I’ve been working for the past few months on building Game On! a microservices-based application that is intended to show both what a microservices architecture looks like, and to make it easy for people to play with such a system without having to start from the ground up themselves.
We started with a best-guess set of services, and over time, it became pretty apparent that our first pass at a map building service (the Concierge) was both misleading in purpose and insufficient in function. It did serve its purpose, filling in for service discovery in a way, but we were growing beyond what the service could do.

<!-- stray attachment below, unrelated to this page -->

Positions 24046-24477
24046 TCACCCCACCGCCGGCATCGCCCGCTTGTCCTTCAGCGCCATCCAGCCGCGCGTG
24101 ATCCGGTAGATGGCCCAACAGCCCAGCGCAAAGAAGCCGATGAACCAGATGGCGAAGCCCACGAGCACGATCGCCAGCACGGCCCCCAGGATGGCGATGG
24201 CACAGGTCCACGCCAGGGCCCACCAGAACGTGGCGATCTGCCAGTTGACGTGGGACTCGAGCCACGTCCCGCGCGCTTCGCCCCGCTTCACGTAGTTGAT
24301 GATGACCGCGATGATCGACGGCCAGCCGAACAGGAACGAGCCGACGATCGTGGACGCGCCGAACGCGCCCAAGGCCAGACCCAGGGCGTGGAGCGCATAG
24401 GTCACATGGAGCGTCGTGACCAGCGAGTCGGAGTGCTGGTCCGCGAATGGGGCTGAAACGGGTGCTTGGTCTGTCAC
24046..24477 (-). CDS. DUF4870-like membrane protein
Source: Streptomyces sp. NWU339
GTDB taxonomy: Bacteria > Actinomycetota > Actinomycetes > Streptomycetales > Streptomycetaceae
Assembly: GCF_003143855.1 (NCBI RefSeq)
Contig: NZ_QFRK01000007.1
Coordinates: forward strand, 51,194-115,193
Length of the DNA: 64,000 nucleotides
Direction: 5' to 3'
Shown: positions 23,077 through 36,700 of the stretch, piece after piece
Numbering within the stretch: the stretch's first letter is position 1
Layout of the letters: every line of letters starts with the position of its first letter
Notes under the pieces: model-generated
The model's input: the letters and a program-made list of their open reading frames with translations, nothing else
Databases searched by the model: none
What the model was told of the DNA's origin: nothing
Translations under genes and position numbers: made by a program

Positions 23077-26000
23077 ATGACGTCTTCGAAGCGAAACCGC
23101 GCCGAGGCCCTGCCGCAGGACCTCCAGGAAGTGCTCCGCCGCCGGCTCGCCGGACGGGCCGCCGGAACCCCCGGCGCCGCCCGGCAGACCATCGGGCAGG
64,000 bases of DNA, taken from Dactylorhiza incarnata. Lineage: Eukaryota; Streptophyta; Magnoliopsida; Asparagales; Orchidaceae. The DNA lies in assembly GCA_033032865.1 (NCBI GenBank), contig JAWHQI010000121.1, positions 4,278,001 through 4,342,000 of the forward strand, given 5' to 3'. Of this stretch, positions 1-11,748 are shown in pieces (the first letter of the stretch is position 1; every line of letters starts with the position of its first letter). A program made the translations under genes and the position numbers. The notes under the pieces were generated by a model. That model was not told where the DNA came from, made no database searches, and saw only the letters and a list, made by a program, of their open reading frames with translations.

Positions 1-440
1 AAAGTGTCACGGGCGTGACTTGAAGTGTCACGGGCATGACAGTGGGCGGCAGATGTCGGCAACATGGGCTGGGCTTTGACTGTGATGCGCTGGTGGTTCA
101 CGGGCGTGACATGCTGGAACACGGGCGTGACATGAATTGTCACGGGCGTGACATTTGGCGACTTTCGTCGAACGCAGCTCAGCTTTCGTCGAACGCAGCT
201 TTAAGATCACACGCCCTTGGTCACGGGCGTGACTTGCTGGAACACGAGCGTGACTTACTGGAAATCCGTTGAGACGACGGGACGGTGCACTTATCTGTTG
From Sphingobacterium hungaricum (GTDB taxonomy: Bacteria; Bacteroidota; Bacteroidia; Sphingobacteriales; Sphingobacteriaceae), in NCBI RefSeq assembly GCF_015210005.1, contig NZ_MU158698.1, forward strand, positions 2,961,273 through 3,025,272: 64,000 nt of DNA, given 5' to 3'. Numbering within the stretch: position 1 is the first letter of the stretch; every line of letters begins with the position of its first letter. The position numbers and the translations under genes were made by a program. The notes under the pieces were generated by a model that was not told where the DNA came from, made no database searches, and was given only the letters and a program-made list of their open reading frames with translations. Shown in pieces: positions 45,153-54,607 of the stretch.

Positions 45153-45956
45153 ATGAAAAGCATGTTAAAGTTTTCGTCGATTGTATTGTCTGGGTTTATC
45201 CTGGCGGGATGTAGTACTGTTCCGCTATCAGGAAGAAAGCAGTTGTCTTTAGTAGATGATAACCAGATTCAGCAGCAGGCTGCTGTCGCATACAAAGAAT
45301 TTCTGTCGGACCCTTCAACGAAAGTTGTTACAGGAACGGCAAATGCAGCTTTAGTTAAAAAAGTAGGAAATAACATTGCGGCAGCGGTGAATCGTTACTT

I’m more familiar with Java than anything else, so I built the new Map API using JAX-RS and Liberty, but I also tried something new. In the beta drivers released in late 2015, Liberty added an API Discovery feature, which allows automatic generation of Swagger documentation from JAX-RS and Swagger annotations in the application.
I set up the new Map service using the beta driver and this beta feature, and started creating the skeleton elements that would form the API in Eclipse with WDT. As I made changes to the application files, all I had to do was refresh the browser to see an updated view of my API.
I really liked working this way: I could get a better feel of the usability of the API because I could see the whole view in one place. It also meant I was building up a useful set of models that I could then use with Jackson to streamline dealing with JSON payloads.